Bruce Brown was educated at the Royal College of Art in London where he is currently Visiting Professor. Until 2016, Bruce was Pro-Vice-Chancellor (Research) and Professor of Design at the University of Brighton. For twenty years previously he was Dean of the university’s Faculty of Arts & Architecture. In 2018 Bruce was appointed by the University Grants Committee of the Hong Kong Specialist Administrative Region of the People’s Republic of China to Chair the assessment panels for Visual Arts, Design, Creative Media in the Hong Kong Research Assessment Exercise 2020. Prior to this he was appointed by the UK Funding Councils to Chair Main Panel D in the 2014 UK Research Excellence Framework. Prior to this he chaired Main Panel O in the 2008 Research Assessment Exercise. Bruce served as a member of the Advisory Board of the UK Arts and Humanities Research Council and has advised international organisations including the Hong Kong Council for Academic Accreditation and the Qatar National Research Fund. Bruce chaired the Portuguese Government’s Fundação para a Ciência ea Tecnologia Research Grants Panel [Arts] and was one of four people invited by the Portuguese Government to conduct an international review entitled Reforming Arts and Culture Higher Education in Portugal. He has served as Trustee and Governor of organisations such as the Art’s Council for England’s South East Arts Board, the Ditchling Museum and Shenkar College of Design and Engineering, Tel Aviv. Bruce is an Editor of Design Issues Research Journal (MIT), an Honorary Fellow of the Royal College of Art and a Life Fellow of the Royal Society of Arts.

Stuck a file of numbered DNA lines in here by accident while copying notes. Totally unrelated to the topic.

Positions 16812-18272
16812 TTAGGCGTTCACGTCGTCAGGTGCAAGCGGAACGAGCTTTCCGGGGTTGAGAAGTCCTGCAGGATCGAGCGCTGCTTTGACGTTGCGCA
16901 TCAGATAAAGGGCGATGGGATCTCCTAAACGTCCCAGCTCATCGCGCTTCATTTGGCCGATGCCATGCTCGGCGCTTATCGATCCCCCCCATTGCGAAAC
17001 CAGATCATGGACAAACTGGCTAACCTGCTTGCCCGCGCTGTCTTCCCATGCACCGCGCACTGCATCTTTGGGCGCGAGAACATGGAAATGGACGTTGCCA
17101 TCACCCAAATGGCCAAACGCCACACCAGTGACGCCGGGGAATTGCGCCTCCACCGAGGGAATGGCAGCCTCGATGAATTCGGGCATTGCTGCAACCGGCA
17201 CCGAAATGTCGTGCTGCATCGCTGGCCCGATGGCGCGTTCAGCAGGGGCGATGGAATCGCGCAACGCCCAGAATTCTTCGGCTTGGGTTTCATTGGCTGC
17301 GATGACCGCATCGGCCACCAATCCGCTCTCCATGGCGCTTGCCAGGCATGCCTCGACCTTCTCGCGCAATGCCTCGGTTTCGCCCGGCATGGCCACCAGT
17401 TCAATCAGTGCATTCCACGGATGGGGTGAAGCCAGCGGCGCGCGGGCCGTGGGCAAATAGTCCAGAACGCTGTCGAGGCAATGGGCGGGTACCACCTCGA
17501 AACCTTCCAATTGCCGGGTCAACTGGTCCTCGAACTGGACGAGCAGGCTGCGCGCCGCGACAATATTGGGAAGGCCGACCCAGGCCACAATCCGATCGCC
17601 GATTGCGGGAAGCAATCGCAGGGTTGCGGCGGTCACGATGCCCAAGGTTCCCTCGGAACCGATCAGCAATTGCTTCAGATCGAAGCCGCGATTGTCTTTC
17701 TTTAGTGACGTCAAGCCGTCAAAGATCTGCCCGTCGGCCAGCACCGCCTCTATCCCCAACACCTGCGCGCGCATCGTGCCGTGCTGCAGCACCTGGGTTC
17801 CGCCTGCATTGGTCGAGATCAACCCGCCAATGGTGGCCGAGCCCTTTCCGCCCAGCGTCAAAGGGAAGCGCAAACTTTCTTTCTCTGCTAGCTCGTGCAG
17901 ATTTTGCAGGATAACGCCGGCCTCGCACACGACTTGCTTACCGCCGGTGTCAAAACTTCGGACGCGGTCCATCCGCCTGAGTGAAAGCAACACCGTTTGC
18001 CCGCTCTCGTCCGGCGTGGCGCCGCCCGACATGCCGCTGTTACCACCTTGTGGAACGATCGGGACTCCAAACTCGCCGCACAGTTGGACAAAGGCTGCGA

Keynote Presentation (2020) | Embracing Difference by Design: Virtues and Vices
Chris Dalton
University of Reading, UK

Biography

Chris is Associate Professor of Management Learning and Leadership at Henley Business School at the University of Reading in the UK.

A dynamic and creative tutor and facilitator, Chris joined Henley in November 2005 and until 2010 was the Programme Director for Henley Distance Learning MBA (Flexible Learning), a course with over 2,500 executives enrolled worldwide.

Chris has over 26 years of experience in management education and training. Before coming to Henley, he worked at the Central European University Business School (and its predecessor, the International Management Center) in Budapest, Hungary, where his posts included Director of their full-time and modular MBA program (part of the Weatherhead School of Management at Case Western Reserve University in Cleveland, USA). Chris teaches on the Executive MBA and runs corporate workshops and seminars related to management development in many parts of the world, including South Africa, central Europe and the Middle East. A Fellow of the Higher Education Academy (FHEA), Chris holds a PhD in Management Learning and Leadership from Lancaster University, and an MBA from Henley. His research is focused on the use of Reflection in Personal Development in post-experience Management Education.